1.         A Case of Supply and Demand - Graeme Wilcox
2.        From Kidderminster to Kamloops - John Peaston
3.        Mike Stroud
4.        News
5.        Northumberland House
6.        Patient's Charter 1938
7.        Retiring Member - Tom Mackie
8.        The Out of Hours Debate

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In the Wyre Forest area we have religiously adopted the out-dated and over demanding out-of-hours system for far too long without giving any consideration to the long term effects on our own health and well being and its likely effect on applications from the already sparse medical labour market.

In the previously cosseted surroundings of our quiet little backwater events have been passing us by and our colleagues in IN many parts of the country have made, or are making, increasing use of alternative systems including  deputising services, extended rotas, primary care emergency services etc. It is surely becoming more and more obvious to us all that we also must make changes - not only for the sake of our personal well-being and sanity but also for the sake of general practice in this area in the future. General Practice is once again becoming the Cinderella of medical careers where new graduates are less and less inclined to invest their futures in a business where they will be dragged unnecessarily out of bed more and more frequently - instead they will invest in a career which will offer him a regular good night's sleep and a fresh mind to face the challenges of the following day.

Moves are recently afoot locally to consider changing our out-of-hours responsibility in such a way as to relieve the burden on general practice and at the same time support our local A&E department which is experiencing serious staffing problems. Unless these moves are given some credence there are serious doubts about the viability of the A&E department, and if it did close, it does not take much time to realise where the burden of its workload would fall.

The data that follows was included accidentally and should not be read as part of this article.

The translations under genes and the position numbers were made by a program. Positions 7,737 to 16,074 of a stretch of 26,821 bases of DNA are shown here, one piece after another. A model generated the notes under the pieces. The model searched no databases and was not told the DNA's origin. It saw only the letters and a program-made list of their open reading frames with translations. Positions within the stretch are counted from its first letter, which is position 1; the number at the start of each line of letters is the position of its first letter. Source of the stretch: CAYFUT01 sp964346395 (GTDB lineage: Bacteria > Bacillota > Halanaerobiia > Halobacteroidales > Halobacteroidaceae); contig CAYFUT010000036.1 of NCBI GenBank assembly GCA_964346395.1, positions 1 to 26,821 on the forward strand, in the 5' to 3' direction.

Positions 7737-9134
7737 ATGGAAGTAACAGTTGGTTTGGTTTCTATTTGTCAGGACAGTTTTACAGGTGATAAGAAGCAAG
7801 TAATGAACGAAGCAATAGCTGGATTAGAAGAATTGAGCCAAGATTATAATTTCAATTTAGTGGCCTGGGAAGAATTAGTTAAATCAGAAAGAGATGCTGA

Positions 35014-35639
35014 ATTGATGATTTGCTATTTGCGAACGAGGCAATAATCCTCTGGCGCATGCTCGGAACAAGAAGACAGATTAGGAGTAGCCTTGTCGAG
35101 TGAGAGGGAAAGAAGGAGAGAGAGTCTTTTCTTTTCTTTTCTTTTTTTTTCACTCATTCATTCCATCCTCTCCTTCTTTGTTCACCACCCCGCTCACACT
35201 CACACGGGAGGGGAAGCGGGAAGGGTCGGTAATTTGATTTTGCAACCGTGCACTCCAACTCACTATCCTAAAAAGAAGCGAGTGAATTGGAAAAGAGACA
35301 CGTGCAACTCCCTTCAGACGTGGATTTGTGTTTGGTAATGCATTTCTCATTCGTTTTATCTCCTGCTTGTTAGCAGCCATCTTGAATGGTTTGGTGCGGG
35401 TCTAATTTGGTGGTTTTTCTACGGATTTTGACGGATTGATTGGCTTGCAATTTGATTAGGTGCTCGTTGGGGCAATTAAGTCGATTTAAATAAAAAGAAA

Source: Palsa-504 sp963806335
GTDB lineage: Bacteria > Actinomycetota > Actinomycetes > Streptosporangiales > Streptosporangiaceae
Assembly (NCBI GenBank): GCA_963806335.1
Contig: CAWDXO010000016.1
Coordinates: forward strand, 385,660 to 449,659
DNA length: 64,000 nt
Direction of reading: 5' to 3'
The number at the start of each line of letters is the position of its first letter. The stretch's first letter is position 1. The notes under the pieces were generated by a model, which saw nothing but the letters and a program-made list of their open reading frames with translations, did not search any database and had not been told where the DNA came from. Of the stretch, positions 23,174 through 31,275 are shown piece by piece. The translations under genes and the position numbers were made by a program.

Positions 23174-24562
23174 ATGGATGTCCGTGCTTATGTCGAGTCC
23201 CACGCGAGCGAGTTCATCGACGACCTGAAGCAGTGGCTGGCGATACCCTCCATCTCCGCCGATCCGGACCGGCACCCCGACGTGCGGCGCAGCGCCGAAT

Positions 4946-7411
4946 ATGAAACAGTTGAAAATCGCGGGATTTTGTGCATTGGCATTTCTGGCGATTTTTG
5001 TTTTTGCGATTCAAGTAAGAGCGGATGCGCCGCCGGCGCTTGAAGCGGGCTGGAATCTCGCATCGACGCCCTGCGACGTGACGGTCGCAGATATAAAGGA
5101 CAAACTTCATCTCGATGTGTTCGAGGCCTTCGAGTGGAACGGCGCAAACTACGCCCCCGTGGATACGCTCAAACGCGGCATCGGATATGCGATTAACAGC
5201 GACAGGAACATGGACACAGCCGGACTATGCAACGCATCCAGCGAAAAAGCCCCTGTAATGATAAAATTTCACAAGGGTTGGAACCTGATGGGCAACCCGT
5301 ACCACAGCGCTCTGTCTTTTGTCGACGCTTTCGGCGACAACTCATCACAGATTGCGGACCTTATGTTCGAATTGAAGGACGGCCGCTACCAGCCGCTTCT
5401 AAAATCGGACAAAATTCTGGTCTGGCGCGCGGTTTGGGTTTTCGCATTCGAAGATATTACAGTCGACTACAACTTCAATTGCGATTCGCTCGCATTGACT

We sincerely hope that local general practitioners will enter into meaningful discussions on this very important matter and face the problem head on to try and ensure our own peace of mind as well as a service to our patients which we can be proud of.

Graeme Wilcox

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On April 1st 1970 I was appointed Consultant Physician to Kidderminster General Hospital after spending the previous six years in intensive care and clinical pharmacology in Liverpool . At that time, consultant supervision of medical patients in Kidderminster was by Pat Thorne from Wolverhampton , and by John Malins in his weekly diabetic clinics. With my appointment, Pat Thorne withdrew to Wolverhampton but John Malins continued to serve until his retirement.